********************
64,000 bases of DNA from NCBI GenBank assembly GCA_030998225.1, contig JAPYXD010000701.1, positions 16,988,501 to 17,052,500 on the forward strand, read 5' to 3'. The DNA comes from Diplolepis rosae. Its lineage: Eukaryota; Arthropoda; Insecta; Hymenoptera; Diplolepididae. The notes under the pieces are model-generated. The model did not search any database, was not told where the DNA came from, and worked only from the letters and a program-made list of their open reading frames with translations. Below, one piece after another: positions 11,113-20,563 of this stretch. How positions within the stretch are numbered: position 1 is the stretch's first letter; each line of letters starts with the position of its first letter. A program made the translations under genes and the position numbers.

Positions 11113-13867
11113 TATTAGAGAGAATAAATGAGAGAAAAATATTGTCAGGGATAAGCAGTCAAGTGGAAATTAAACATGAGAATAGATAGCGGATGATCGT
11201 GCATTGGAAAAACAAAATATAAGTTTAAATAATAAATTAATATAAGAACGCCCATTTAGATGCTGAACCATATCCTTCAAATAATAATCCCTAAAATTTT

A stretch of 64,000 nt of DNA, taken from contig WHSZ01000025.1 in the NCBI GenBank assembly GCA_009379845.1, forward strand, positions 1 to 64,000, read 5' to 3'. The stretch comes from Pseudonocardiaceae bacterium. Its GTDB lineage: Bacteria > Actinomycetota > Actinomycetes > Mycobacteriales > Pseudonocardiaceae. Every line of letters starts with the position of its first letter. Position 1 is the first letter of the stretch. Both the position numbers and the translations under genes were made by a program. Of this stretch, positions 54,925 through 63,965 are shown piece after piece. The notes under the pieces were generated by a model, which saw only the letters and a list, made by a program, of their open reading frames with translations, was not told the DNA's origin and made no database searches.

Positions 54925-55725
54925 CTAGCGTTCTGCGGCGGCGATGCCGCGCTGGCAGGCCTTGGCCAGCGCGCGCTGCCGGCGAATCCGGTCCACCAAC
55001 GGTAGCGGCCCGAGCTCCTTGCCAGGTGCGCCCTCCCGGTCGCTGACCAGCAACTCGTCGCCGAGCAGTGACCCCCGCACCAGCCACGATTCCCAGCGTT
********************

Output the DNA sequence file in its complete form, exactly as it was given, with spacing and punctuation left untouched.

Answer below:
64,000 bases of DNA from NCBI GenBank assembly GCA_030998225.1, contig JAPYXD010000701.1, positions 16,988,501 to 17,052,500 on the forward strand, read 5' to 3'. The DNA comes from Diplolepis rosae. Its lineage: Eukaryota; Arthropoda; Insecta; Hymenoptera; Diplolepididae. The notes under the pieces are model-generated. The model did not search any database, was not told where the DNA came from, and worked only from the letters and a program-made list of their open reading frames with translations. Below, one piece after another: positions 11,113-20,563 of this stretch. How positions within the stretch are numbered: position 1 is the stretch's first letter; each line of letters starts with the position of its first letter. A program made the translations under genes and the position numbers.

Positions 11113-13867
11113 TATTAGAGAGAATAAATGAGAGAAAAATATTGTCAGGGATAAGCAGTCAAGTGGAAATTAAACATGAGAATAGATAGCGGATGATCGT
11201 GCATTGGAAAAACAAAATATAAGTTTAAATAATAAATTAATATAAGAACGCCCATTTAGATGCTGAACCATATCCTTCAAATAATAATCCCTAAAATTTT

A stretch of 64,000 nt of DNA, taken from contig WHSZ01000025.1 in the NCBI GenBank assembly GCA_009379845.1, forward strand, positions 1 to 64,000, read 5' to 3'. The stretch comes from Pseudonocardiaceae bacterium. Its GTDB lineage: Bacteria > Actinomycetota > Actinomycetes > Mycobacteriales > Pseudonocardiaceae. Every line of letters starts with the position of its first letter. Position 1 is the first letter of the stretch. Both the position numbers and the translations under genes were made by a program. Of this stretch, positions 54,925 through 63,965 are shown piece after piece. The notes under the pieces were generated by a model, which saw only the letters and a list, made by a program, of their open reading frames with translations, was not told the DNA's origin and made no database searches.

Positions 54925-55725
54925 CTAGCGTTCTGCGGCGGCGATGCCGCGCTGGCAGGCCTTGGCCAGCGCGCGCTGCCGGCGAATCCGGTCCACCAAC
55001 GGTAGCGGCCCGAGCTCCTTGCCAGGTGCGCCCTCCCGGTCGCTGACCAGCAACTCGTCGCCGAGCAGTGACCCCCGCACCAGCCACGATTCCCAGCGTT